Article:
Virginia Stormwater BMP Clearinghouse
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Stormwater Management

The SWM seeks to protect properties and aquatic resources from damages caused by increased volume, frequency, duration and peak flow rate of stormwater runoff. The program also seeks to protect those resources from increased nonpoint source pollution carried by stormwater runoff.

Stormwater Runoff Quality – The pervious and impervious surfaces in the urbanizing landscape collect pollutants such as automobile oil, grease, brake pad dust, sediment from construction sites, bacteria from animal waste, excess lawn care fertilizers and pesticides, as well as atmospheric deposition of phosphorus, nitrogen and other airborne pollutants. Rainfall washes these surfaces so that the initial flush of runoff can carry high concentrations of these pollutants to nearby drinking waterways, water supplies, beaches and properties. In parts of Virginia that have porous limestone geology, called Karst, pollution can filter down through the soil and rock into aquifers that provide much of our groundwater supply.  Pollution washed from the land surface by rainfall is called nonpoint source pollution.

Stormwater Runoff Quantity – Pervious surfaces, such as meadows and woodlands, absorb and infiltrate rainfall, thus generating little runoff. The urban landscape typically covers such areas with impervious surfaces, such as pavement and rooftops. These impervious surfaces generate runoff every time it rains. (A typical city block generates nine times more runoff than a woodland area of the same size!) The quantity of runoff from these areas quickly overwhelms natural channels and streams, often causing channel erosion, localized flooding and property damage.

To address concerns associated with the quality and quantity of stormwater runoff from the developed landscape, the Virginia General Assembly in 1990 established Virginia's Stormwater Management (SWM) Program. In 2004, elements of the program administered by different agencies were consolidated under the management of the Virginia Department of Environmental Quality (DCR).

Program Overview

SWM programs are implemented according to the Virginia Stormwater Management Law and Virginia Stormwater Management Regulations (VSWML&R). The law is codified at Title 10.1, Chapter 6, Article 1.1 of the Code of Virginia and the Regulations are found at Section 4 VAC 50-60 of the Virginia Administrative Code. [Click here for associated download(s)]. These statutes specifically set forth regulations regarding land development activities to prevent water pollution, stream channel erosion, depletion of groundwater resources, and more frequent localized flooding to protect property values and natural resources. State and local SWM programs operated according to the law are intended to address these adverse impacts and comprehensively manage the quality and quantity of stormwater runoff on a watershed-wide basis.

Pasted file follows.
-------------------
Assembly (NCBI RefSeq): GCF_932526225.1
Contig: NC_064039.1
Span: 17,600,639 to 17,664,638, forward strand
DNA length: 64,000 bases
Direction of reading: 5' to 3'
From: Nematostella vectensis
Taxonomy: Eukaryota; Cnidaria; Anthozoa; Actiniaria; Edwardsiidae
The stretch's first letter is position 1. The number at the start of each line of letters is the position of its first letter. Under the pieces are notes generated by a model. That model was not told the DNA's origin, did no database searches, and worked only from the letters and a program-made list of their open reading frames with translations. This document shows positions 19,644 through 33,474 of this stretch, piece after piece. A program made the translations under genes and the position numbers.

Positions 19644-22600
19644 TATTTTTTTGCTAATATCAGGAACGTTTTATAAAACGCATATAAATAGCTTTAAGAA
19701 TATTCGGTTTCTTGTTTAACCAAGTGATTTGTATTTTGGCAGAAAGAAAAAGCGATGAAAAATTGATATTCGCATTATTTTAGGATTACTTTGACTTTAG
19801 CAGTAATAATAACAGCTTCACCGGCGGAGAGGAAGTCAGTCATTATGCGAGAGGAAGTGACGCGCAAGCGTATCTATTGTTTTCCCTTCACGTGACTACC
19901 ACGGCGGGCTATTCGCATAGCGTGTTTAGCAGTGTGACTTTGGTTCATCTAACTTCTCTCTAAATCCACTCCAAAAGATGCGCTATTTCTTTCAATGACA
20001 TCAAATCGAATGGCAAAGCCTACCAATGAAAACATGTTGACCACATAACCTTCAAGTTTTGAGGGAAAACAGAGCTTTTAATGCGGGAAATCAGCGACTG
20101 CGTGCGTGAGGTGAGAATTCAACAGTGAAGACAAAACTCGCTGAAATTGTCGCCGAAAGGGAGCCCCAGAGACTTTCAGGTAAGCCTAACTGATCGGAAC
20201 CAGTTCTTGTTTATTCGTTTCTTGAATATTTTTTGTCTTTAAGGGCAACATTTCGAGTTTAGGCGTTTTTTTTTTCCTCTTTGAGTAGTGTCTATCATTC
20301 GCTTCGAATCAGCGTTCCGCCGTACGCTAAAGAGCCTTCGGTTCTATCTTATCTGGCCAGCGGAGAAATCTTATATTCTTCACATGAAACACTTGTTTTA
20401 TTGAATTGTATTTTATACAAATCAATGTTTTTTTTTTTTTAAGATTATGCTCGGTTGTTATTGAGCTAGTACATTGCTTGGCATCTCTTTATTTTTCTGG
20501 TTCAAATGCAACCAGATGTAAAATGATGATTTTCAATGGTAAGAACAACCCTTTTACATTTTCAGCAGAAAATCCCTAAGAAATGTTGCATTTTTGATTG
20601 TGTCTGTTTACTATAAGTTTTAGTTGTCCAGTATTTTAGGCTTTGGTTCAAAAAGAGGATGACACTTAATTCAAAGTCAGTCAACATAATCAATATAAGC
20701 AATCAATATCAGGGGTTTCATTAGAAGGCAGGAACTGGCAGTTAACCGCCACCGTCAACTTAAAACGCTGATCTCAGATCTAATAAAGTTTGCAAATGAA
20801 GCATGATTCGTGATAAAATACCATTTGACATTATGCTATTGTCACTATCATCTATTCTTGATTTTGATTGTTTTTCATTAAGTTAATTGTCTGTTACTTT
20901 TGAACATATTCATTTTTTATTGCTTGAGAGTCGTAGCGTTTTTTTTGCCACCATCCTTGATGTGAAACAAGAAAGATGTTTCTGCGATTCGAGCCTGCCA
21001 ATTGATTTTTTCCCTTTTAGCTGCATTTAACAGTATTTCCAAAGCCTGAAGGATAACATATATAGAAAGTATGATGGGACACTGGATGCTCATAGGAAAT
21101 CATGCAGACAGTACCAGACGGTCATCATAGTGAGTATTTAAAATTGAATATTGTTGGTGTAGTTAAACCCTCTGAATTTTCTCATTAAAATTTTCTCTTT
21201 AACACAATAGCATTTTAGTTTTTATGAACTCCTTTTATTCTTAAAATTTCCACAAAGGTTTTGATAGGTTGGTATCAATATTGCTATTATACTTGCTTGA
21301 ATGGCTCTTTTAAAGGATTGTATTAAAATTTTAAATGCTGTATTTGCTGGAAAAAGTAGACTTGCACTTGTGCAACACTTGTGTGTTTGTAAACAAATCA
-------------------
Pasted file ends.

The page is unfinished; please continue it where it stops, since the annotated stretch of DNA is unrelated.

Regulated Activities

Residential, commercial, industrial or institutional land development and conversion activities that involve land-clearing or soil movement are regulated.  The VSWML&R sets forth disturbed area thresholds that trigger the application of the regulations and also lists specific exempted activities.

SWM Programs

DCR oversees regulated activities undertaken on state and federal property, while localities (counties, cities, towns) are required to establish a local SWM program to regulate these same activities on private property within their jurisdictions.  DCR is delegated to implement federal stormwater management permit programs established pursuant to the federal Clean Water Act (33 U.S.C. § 1251 et seq.), that address general construction activities and discharges from municipal separate storm sewer systems (MS4s).  The permits associated with these programs are incorporated in the Virginia Stormwater Management Regulations.  Stormwater discharges from industrial activities are regulated independently in Virginia by the Department of Environmental Quality (DEQ).

State stormwater regulations promote consistency among local SWM programs by developing technical criteria and administrative procedures with which property owners and agents must comply. Specifically, land development and land use conversion activities must prepare and seek approval of a SWM plan, also referred to as a Stormwater Pollution Prevention Plan (SWPPP) by the USEPA.  Such plans describe all SWM controls and policies to be used to control the quality and quantity of stormwater runoff from the regulated activity.

The regulations also provide a framework for regional (watershed-wide) SWM plans. Regional plans allow for the strategic placement of stormwater controls to achieve stormwater quality and quantity benefits for large areas. The regulations were written so that all parties will work together to implement a consistent program to restore and protect watersheds across political boundaries.

DCR SWM Program Support

DCR's SWM Program develops technical criteria and policies to support statewide implementation of the program. DCR engineers serve as the approval authority for SWM plans for projects on state and federal lands and inspect these projects to ensure compliance. Staff engineers also help localities, whether or not they have adopted a SWM program in accordance with VSWML&R, by reviewing ordinances and programmatic guidance and providing technical assistance to ensure compliance and to promote innovative, cost-effective solutions for protecting natural resources.  Most of this assistance is provided from DCR’s eight regional offices

DCR has also developed a Stormwater Management Handbook, which contains all the guidance necessary to comply with program requirements.  This Handbook is currently under revision to conform it to the revised regulations.  Links to the current Handbook can be found in the References and Tools link.

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Chesapeake Bay Preservation Act and Regulations